Two Chinese men living in Japan have been charged with exporting banned consumer goods into sanction-hit North Korea.
The men are believed to have smuggled nearly half a million dollars' worth of shampoo, ketchup and whisky into the secretive state, which is subject to strict sanctions imposed over its contentious, decades-long nuclear weapons programme. Gas cookers and sauce for pork cutlets were also exported, according to Japan daily Asahi Shinbun.
The men violated the Foreign Exchange and Foreign Trade Control Law, police in the Oskaka prefecture alleged, and referred the case to state prosecutors on 17 January.
The suspects, aged between 41 and 42, are originally from China but have been living in Japan for a number of years. Police have charged the pair with moving 24 million yen ($216,600) into North Korea on eight separate occasions from October 2014 and January 2016. However, police believe that the overall value of smuggled goods could be closer to 60 million yen ($541,000/£319,000).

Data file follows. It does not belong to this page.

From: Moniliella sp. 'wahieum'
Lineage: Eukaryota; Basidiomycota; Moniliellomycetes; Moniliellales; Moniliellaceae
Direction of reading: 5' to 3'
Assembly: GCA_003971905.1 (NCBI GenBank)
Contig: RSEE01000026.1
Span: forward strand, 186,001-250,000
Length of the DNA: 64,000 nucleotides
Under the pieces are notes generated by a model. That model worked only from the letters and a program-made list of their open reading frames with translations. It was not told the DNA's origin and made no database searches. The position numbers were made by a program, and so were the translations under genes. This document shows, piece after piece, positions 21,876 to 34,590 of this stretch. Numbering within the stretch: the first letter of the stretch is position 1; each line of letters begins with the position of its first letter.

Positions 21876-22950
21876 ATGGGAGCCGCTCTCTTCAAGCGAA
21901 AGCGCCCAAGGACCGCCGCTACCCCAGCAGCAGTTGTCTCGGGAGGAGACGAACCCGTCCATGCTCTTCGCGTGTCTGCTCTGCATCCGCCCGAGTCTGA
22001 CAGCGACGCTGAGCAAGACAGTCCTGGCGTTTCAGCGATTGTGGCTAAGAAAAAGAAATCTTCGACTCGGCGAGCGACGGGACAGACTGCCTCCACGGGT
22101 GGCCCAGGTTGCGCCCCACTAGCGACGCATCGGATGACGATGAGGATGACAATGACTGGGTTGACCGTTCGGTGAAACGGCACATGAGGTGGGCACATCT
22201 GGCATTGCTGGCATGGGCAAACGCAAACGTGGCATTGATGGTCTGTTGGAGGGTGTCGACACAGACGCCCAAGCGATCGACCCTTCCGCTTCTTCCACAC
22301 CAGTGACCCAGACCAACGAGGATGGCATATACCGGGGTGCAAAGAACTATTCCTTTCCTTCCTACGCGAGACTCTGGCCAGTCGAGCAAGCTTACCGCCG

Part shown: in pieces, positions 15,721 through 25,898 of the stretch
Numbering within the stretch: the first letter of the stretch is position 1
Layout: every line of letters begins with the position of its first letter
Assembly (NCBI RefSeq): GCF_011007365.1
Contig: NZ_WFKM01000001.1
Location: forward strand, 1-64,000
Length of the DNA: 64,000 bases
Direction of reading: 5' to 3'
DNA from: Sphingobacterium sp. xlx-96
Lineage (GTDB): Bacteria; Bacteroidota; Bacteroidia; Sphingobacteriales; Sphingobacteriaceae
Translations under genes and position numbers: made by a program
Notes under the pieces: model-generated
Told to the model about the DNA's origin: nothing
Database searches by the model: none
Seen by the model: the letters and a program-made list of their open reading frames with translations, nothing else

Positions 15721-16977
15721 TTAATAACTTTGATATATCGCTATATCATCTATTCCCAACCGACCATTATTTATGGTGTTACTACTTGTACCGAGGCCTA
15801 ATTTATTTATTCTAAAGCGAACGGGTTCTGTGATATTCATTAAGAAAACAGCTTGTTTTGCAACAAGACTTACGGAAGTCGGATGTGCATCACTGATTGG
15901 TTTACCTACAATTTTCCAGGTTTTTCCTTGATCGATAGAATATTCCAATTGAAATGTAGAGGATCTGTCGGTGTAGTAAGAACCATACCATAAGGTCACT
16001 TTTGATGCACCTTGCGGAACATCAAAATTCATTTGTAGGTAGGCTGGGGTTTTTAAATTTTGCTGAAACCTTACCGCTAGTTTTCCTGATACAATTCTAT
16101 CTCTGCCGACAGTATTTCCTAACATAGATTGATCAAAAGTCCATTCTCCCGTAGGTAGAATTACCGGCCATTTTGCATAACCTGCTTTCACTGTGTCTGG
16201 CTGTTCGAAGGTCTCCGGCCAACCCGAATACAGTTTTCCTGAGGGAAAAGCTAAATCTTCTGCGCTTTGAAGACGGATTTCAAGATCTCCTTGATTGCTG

It is believed the orders for the goods were made by trading companies in China and then routed through Japan in an elaborate scheme to avoid sanctions. High-profile North Koreans are able to sidestep sanctions, which have been in place since 2006, through intermediaries across the Chinese border. Western goods, such as chocolate, toiletries and alcohol, command high prices in the country.
The men pretended to transfer the goods from a shipping port in Yokohama, Japan to another port in Dalian in eastern China but instead moved the cargo into North Korea without authorisation.
One of the smugglers claimed a large order for whiskey was made ahead of an anniversary event that celebrated the life of former leader, Kim Jong-il.